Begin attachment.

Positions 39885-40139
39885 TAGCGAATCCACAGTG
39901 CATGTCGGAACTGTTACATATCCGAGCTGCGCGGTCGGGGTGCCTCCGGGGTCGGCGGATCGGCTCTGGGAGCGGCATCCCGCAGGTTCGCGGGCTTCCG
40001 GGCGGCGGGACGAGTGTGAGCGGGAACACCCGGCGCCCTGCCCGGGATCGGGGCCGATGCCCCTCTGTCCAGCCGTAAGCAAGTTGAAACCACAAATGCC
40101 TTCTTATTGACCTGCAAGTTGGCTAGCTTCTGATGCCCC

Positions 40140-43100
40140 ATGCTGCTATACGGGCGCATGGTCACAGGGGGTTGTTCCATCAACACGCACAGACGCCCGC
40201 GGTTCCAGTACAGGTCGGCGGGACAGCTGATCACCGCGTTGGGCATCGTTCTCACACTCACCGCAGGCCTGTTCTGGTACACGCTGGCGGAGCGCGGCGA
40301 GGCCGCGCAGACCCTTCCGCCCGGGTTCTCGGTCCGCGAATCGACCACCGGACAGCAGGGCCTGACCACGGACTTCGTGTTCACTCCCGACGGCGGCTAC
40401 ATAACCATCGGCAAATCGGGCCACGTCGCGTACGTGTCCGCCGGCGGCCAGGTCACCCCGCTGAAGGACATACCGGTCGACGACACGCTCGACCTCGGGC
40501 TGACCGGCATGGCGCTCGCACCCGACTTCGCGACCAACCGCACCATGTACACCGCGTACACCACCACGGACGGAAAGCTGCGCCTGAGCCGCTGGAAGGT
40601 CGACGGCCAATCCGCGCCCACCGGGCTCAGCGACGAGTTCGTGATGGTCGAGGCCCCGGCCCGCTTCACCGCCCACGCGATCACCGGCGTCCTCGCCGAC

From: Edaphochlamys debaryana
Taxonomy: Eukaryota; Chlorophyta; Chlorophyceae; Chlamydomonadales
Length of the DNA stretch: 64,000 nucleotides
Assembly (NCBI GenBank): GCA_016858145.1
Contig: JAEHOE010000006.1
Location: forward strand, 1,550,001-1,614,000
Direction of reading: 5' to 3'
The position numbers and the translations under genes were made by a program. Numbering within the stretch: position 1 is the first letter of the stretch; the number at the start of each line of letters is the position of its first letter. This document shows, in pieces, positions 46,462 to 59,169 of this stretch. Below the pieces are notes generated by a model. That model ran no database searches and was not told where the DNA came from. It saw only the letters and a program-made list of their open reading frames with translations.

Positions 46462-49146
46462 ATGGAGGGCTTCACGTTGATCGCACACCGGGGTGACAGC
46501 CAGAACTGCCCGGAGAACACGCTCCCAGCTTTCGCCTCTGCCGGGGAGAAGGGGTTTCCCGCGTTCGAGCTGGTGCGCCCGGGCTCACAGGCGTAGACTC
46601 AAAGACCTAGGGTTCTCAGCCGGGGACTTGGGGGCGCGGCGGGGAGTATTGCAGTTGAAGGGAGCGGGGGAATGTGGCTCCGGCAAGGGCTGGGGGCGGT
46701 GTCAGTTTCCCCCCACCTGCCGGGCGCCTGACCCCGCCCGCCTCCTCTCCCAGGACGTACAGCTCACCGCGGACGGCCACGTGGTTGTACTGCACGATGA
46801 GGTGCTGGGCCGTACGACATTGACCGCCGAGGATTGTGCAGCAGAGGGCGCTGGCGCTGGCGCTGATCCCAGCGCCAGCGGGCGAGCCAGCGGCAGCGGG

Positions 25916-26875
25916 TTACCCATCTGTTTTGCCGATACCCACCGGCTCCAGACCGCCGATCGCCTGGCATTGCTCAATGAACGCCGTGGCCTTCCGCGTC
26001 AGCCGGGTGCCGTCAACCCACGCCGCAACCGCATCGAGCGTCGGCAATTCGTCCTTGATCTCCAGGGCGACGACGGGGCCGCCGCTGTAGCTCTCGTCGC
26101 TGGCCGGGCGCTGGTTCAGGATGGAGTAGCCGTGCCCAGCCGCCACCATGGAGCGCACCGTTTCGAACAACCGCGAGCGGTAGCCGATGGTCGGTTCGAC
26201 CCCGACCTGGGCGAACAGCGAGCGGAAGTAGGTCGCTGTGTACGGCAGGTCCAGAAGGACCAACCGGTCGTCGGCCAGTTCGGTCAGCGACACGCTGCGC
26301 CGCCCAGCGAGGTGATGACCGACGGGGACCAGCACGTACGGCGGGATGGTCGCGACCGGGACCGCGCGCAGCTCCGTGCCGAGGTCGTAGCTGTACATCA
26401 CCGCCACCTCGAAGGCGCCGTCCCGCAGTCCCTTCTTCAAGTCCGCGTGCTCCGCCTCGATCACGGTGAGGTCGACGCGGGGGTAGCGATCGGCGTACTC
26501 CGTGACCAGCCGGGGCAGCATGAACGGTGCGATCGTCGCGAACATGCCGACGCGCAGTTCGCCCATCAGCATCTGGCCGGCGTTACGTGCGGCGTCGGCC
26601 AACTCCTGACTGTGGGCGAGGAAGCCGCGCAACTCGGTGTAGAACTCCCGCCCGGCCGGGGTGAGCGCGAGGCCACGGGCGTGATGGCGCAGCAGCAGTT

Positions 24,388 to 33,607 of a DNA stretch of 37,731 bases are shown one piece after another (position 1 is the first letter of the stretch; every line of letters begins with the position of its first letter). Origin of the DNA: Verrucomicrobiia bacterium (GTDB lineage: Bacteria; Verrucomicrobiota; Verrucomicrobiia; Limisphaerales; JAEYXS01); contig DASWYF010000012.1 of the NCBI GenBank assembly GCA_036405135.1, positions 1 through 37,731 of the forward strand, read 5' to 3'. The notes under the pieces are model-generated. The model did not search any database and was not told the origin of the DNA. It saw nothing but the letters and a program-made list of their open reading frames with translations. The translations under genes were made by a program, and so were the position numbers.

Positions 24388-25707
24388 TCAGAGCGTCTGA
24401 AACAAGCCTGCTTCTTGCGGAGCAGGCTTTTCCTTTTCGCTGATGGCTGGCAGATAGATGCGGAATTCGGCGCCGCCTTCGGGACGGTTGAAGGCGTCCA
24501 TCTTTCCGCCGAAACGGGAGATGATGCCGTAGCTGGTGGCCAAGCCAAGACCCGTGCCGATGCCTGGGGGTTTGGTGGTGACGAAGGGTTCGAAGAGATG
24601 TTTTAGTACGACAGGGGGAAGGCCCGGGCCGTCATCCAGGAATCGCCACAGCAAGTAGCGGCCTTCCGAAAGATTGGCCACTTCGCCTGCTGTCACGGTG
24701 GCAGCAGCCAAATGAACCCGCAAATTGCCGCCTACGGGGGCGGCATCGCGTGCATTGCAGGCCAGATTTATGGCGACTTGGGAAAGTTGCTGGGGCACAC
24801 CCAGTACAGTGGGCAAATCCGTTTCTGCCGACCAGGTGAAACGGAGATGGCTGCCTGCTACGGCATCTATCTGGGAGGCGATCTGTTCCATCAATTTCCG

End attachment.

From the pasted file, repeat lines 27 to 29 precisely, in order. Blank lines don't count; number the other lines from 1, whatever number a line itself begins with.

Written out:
Positions 25916-26875
25916 TTACCCATCTGTTTTGCCGATACCCACCGGCTCCAGACCGCCGATCGCCTGGCATTGCTCAATGAACGCCGTGGCCTTCCGCGTC
26001 AGCCGGGTGCCGTCAACCCACGCCGCAACCGCATCGAGCGTCGGCAATTCGTCCTTGATCTCCAGGGCGACGACGGGGCCGCCGCTGTAGCTCTCGTCGC